college students UCLA campus Copyright Kevork Djansezian, Getty Images

The Economic Outcome of a College Degree

Many parents want to make sure their child’s degree will result in a high-paying job. Here’s how to help.

What kind of salary will a child make after graduating from college?

This question preoccupies many parents of teenagers who are aghast at college price tags. These parents want to make sure that the money they plunk down for a bachelor’s degree will ultimately pay off with good-paying jobs for their children.

To get an idea of what kind of salaries new grads are earning, I turned to Job Search Intelligence, a Los Angeles firm that provides salary data.

In their research, JSI’s data scientists pulled actual average salary data using more than 50 education and labor market surveys. The sources included the Bureau of Labor Statistics, Census Bureau, Department of Labor, National Center of Education Statistics, as well as the Federal Reserve and information from the colleges themselves. The scientists assimilated the data into a single database that represented the equivalent of a longitudinal study of individuals who have been in the labor market for up to 10 years.

Average New Graduate Salaries

The following is a breakdown of the salary ranges that represent what new college graduates across the county are earning: 

 Graduates Salary Ranges
2 percent $60,001 - $70,000
4 percent $50,001 - $60,000
20 percent  $40,001 - $50,000
59 percent $30,000 - $40,000
13 percent Less than $30,000

Schools with the Highest Paid Graduates

Not surprisingly, most of the students earning the highest salaries attend elite research universities. Here are the top 25 institutions with the highest paid recipients of new bachelor degrees:

1. Massachusetts Institute of Technology $106,900
2. Harvard University $106,300
3. Stanford University $102,300
4. Albany College of Pharmacy $101,100
5. University of Pennsylvania $92,300
6. Duke University $87,600
7. Georgetown University $86,100
8. Columbia University $79,300
9. Maine Maritime Academy $77,800
10. University of Sciences $75,500
11. Princeton University $71,600
12. Carnegie Mellon University $70,900
13. Dartmouth College $70,500
14. University of Chicago $69,800
15. Cornell University $68,900
16. Tufts University $68,700
17. University of Notre Dame $68,600
18. Babson College $68,300
19. Colorado School of Mines $66,200
20. Case Western Reserve University $65,800
21. Northwestern University $65,600
22. University of the Pacific $65,500
23. Rose-Hulman Institute of Technology $64,800
24. University of Southern California $64,700
25. California institute of Technology $64,000

A major reason why the elite universities produce grads with high salaries is because the majority of students attending these institutions come from wealthy families. Students from high-income households, regardless of where they attend college, are more likely to also end up in an enviable income bracket.

In addition, income is highly correlated with SAT and ACT scores, which are a necessity for admission into elite schools. The higher a household’s income, the greater the average test scores are.

SAT scores are a very high predictor of future salaries. That’s why it’s easy to argue that Yale and Harvard don’t make their students winners; they pick winners to attend their elite institutions.

Obscure Schools That Made the List

In the list of the 25 schools, you will notice some unexpected names, which illustrates an important salary reality.

The little-known institutions on the list, such as the Maine Maritime Academy, the University of Sciences, and the Colorado School of Mines, primarily educate students who go on to become:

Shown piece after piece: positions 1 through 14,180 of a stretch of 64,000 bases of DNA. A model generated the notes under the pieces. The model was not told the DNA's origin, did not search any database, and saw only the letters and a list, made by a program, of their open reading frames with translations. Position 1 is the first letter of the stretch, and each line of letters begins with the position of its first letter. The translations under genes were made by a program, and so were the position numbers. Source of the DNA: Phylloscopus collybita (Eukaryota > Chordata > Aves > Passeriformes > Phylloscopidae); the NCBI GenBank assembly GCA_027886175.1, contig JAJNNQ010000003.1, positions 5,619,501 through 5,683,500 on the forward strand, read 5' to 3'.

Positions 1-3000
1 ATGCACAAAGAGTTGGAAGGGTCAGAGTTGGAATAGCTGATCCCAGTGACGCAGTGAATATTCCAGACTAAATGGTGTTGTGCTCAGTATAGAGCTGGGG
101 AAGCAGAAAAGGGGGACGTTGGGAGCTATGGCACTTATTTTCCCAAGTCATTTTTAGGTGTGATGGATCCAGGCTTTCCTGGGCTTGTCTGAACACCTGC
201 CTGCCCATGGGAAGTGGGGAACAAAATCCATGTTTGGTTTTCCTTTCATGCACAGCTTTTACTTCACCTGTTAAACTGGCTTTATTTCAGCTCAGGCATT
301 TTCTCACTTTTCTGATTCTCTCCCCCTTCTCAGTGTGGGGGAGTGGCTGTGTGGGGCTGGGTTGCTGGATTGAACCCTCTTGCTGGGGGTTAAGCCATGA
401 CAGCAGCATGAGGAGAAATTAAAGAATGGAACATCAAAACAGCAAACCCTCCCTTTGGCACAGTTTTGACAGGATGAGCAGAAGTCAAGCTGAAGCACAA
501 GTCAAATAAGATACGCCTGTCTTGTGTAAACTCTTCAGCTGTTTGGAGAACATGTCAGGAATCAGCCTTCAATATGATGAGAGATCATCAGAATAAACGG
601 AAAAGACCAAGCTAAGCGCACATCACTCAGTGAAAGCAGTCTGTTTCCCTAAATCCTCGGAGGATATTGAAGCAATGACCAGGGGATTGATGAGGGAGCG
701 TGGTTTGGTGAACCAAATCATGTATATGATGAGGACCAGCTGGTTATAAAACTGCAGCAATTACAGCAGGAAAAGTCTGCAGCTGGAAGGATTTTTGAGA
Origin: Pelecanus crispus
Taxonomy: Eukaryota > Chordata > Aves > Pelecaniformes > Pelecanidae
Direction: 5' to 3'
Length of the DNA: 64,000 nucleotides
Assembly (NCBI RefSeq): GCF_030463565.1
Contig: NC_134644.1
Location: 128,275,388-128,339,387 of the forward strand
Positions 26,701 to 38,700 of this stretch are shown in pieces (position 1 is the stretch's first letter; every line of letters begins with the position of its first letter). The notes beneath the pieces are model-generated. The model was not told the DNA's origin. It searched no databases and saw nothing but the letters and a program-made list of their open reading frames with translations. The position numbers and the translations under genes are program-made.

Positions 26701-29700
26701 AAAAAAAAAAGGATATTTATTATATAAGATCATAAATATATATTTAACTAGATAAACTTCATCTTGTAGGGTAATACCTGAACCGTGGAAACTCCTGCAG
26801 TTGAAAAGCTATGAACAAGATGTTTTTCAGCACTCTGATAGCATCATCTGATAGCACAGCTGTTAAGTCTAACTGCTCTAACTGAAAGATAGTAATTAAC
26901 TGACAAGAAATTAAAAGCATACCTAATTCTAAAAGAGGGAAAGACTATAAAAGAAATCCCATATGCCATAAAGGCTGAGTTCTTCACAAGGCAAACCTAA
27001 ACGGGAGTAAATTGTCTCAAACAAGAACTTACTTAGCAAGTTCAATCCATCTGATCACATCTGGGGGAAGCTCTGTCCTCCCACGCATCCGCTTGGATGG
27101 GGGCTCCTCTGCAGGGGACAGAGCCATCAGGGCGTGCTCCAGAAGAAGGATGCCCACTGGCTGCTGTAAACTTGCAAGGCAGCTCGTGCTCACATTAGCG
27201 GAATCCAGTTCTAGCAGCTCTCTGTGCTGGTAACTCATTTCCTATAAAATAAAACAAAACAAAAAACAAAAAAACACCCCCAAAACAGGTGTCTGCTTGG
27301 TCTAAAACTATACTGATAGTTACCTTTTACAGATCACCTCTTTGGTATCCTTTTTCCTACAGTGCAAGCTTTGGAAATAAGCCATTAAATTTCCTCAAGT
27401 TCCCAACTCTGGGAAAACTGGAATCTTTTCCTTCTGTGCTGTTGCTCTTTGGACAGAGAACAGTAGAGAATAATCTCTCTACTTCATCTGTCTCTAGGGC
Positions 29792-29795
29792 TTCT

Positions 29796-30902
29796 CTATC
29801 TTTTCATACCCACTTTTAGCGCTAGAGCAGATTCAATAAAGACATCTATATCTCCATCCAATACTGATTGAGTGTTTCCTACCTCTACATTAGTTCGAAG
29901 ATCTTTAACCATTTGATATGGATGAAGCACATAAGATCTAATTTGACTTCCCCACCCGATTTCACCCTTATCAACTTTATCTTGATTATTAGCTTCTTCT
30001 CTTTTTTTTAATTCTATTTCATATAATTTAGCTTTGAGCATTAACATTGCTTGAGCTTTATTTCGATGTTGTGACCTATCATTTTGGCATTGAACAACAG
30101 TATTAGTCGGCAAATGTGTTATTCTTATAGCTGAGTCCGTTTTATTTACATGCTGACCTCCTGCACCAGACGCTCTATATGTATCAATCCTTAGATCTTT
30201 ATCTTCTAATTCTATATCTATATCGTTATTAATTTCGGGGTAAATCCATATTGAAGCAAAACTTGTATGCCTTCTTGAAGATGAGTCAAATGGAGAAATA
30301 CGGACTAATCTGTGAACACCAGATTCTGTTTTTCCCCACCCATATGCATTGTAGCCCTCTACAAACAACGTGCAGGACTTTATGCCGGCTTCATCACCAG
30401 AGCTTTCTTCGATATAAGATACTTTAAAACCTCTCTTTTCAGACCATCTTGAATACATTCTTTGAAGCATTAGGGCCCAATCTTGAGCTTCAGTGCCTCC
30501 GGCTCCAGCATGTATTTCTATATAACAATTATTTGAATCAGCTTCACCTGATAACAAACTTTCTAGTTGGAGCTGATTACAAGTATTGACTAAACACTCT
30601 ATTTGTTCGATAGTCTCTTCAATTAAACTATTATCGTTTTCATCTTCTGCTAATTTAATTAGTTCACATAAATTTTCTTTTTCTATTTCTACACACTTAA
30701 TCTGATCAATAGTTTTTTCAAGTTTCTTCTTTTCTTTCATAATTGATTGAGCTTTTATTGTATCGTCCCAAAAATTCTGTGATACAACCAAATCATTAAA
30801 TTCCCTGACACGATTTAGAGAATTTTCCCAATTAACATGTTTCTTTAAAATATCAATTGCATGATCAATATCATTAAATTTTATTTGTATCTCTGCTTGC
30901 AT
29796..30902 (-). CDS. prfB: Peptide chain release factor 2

• Engineers
  • Pharmacists
  • Health professionals
  • Business professionals

The research documents that the college a teenager picks, as well as an academic discipline, are both important to enjoying a successful career. The choice of a major, however, is more critical.

Except at the most elite schools, the average salaries of graduates increase by 1 to 2 percent a year during the first 10 years of the student’s working career. The reason for the modest rise is because most students graduate with soft majors, such as Psychology, Communications, Journalism, English, History and Art.

There are two main exceptions to the soft-major salary trend.

Graduates who earn a soft degree from an elite university or highly ranked liberal arts college are more likely to obtain a good-paying job.

It’s also possible to buck the soft-major trend for grads, who obtain internships and/or relevant work experience and develop skills that employers want. Gun shy about millennials, hiring managers are placing a premium on work experience, which is why it’s critical to obtain some while still in school.

A Salary Tool

You can find a variety of tools and data that JSI has generated on the website of Educate to Career, a nonprofit that is focused on educating families on making smart college choices.

A favorite free tool of mine on the website will allow you to obtain average salary information by academic majors at individual colleges.

I’m using University of California, Los Angeles graduates with economics degrees to illustrate what you can find out. Using the tool, I discovered that the average starting salary for UCLA econ majors is $62,600. You’ll also see the average salaries for the most common jobs these new UCLA grads obtain, including financial advisors ($58,600), financial analysts ($77,000) and customer service reps ($45,000).

With the tool you can also compare salaries among schools. For instance, at California State University-Los Angeles, which is just 21 miles away, the average economic major is making a much lower beginning salary ($46,000).

To use this ETC tool, click on the Counselors & Consultants hyperlink on the homepage, and then click on College and Major Outcomes.

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